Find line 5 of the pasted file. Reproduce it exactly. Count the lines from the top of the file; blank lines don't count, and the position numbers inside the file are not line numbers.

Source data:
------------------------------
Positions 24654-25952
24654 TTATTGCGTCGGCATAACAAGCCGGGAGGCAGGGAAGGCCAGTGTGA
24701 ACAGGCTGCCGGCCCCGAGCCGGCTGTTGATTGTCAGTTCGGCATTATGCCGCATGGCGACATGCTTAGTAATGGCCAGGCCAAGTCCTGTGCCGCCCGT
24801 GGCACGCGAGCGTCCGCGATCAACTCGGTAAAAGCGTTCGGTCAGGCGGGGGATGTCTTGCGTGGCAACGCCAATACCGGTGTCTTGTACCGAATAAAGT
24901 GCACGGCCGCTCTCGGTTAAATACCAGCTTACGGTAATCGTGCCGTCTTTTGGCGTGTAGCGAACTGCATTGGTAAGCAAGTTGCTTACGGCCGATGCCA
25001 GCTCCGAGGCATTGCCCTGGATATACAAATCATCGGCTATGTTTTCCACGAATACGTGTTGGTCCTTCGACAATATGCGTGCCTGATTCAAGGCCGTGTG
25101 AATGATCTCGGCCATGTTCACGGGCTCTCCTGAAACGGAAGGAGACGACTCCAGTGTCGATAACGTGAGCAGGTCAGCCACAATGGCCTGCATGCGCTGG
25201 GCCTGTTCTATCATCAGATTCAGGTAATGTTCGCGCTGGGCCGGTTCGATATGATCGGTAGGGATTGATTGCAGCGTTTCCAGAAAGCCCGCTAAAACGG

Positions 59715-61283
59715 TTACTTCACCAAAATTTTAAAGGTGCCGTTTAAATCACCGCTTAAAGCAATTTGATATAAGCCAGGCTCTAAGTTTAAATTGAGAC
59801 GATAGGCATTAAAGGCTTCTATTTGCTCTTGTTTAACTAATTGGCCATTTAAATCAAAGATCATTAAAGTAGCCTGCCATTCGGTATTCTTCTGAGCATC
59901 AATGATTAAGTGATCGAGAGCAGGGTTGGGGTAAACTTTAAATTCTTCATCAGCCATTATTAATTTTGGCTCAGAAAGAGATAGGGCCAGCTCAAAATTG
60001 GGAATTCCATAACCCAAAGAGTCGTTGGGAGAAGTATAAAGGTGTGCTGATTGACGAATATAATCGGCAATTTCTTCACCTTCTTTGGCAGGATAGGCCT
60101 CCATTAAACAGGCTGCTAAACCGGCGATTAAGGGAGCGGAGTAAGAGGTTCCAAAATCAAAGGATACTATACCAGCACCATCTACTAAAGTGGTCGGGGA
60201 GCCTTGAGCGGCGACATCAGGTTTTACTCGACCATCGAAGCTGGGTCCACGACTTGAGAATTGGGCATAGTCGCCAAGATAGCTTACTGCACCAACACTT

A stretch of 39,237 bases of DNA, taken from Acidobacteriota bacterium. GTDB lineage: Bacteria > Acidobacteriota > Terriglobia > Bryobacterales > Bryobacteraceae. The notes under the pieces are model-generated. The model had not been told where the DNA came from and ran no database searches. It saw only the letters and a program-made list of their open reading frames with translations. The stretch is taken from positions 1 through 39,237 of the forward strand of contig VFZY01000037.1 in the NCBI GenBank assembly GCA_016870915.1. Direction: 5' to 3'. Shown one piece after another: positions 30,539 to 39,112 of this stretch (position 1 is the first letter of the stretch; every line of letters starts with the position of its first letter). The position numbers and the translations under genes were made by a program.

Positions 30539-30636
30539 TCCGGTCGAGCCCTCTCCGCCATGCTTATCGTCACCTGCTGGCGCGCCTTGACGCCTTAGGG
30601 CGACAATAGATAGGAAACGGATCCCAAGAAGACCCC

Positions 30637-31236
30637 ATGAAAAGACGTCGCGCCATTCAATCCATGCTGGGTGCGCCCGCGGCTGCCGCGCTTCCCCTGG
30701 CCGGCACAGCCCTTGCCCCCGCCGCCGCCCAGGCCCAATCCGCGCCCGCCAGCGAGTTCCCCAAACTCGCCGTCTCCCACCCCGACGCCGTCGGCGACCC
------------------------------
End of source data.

24901 GCACGGCCGCTCTCGGTTAAATACCAGCTTACGGTAATCGTGCCGTCTTTTGGCGTGTAGCGAACTGCATTGGTAAGCAAGTTGCTTACGGCCGATGCCA